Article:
Tuesday, August 22, 2023

Grouped and postponed funerals to become more common due to growing shortage of priests

Association of Catholic Priests Ireland

Grouped funerals and funeral postponements are set to become commonplace in Ireland, owing to the shortage of priests being endured by the Catholic Church, the Association of Catholic Priests (ACP) has said.

The topic rose to prominence this week after the Bishop of Galway and Clonfert, Michael Duignan, stated that his diocese of over 40 parishes would only have 20 priests within the next decade.

A 2022 survey conducted by the ACP found that more than a third of Irish Catholic priests were aged over 60, with just 2,100 priests working across 2,500 parishes. 

The ACP also told The Irish Times that there is just one priesthood student at present studying within the entire Archdiocese of Dublin. 

“We have been saying as an Association for some time that this shortage has been coming,” said Fr Roy Donovan, the parish priest for Caherconlish-Caherline, in Co Limerick. 

Speaking specifically to the impact this shortage of priests would have upon funerals, Fr. Donovan said.

“We’re extremely concerned that this is putting enormous pressure on our remaining priests. Priests are getting older, and retired priests are even being called back to do funerals. This is placing too big an onus on them.” 

“Funeral postponements are going to happen more and more. Weekend mass is already being said in many parishes on Thursdays or Fridays, so the problem is already here,” he added.

Highlighting the importance of funerals, Fr Donovan said: “One of the best things about the Catholic Church in Ireland is funerals. I know it sounds morbid, but it is one of the things we do really well. If you think of all the tragedies in recent times, priests have excelled, so there is an enormous need for priests to perform funerals and the other rituals around death, and how priests manage that is hugely important.”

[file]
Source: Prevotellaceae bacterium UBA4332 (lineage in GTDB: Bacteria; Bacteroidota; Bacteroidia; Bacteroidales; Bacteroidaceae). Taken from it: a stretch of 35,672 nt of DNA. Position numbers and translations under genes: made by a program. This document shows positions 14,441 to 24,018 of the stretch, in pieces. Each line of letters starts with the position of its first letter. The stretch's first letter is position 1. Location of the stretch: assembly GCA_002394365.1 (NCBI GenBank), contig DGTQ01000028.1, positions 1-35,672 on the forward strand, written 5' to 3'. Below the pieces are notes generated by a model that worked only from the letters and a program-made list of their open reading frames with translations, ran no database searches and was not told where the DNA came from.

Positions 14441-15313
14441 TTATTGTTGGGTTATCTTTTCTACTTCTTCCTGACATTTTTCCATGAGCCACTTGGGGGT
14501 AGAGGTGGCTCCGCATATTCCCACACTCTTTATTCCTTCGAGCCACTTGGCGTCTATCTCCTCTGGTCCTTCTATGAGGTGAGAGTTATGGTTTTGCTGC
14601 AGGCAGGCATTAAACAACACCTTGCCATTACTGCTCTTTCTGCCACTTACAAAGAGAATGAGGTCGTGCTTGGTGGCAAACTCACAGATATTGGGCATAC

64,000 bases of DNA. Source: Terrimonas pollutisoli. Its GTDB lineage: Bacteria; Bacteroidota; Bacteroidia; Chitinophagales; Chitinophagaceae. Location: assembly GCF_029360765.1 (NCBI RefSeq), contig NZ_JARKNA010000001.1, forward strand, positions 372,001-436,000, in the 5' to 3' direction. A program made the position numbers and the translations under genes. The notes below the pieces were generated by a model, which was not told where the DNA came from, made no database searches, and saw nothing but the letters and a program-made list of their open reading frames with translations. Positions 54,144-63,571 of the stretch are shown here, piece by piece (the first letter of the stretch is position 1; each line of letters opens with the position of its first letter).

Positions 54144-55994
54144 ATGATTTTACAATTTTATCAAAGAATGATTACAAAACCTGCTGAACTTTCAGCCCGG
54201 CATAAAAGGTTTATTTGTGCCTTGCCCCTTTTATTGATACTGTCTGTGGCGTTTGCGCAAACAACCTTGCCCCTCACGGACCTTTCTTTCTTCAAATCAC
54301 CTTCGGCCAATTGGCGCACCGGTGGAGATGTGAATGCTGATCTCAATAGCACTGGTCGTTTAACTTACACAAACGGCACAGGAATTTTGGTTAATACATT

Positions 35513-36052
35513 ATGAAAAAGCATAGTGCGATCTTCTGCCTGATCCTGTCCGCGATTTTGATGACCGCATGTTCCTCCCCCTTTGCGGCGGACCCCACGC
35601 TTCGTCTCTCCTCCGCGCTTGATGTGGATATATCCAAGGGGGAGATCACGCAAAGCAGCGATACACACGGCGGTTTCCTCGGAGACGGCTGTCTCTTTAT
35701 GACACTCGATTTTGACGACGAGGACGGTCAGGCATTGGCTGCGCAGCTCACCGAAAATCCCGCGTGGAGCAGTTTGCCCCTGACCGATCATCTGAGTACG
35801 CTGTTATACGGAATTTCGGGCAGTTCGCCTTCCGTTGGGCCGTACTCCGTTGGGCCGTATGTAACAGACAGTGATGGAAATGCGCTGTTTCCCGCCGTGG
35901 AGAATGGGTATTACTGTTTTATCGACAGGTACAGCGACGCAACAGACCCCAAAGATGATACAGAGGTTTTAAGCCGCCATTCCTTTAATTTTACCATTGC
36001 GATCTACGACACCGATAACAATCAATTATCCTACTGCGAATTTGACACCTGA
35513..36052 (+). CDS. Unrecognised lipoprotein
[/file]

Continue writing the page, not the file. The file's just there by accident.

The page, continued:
Pinpointing the cause of this shortage, Fr Donovan directed the blame towards the Catholic Church itself, saying, “the Church has only got itself to blame. It’s very unfortunate that for something that is so important, they haven’t prepared for this. It’s absolutely a short-sightedness on their behalf.”

“What they have done is make celibacy more important than the mass. You have to be a male, you have to be unmarried, and you have to be celibate and that excludes almost everyone. I know plenty of women and married men who would love to be able to perform funeral mass, but because we have followed such narrow beliefs we have brought this shortage on ourselves,” he added.

In an attempt to mitigate against these shortages and prevent a transition to a UK-like system in which funerals take place weeks, rather than days, after death, Fr Donovan called on the Catholic Church to embrace the use of lay people in performing funerals.

“Lay people can do everything a priest can really, the only difference would be that they can’t perform a mass. They could do a whole funeral service, including the liturgy of the word and those things ... and it’s needed,” he said.

“These kinds of people need to be given the authority to do this so that we can have things like funeral services in areas where the shortage of priests is particularly acute. Bishops up and down the country are already joining parishes together so that priests can try to manage the dire situation which has presented itself,” Fr Donovan added.

Despite this call to action though, the Limerick priest remained pessimistic about the possibility of any impending changes being made by the Church which could help alleviate the shortage of priests. 

“There is a massive gap in thought and opinion between lay people and clergy members like bishops and cardinals. This gap is so enormous and seems to just keep on growing,” he said.

“We expect just because our Church is short in numbers that it will rise to the occasion with solutions, but I’m not so sure about that ... We need a whole new type of priesthood to stop this.”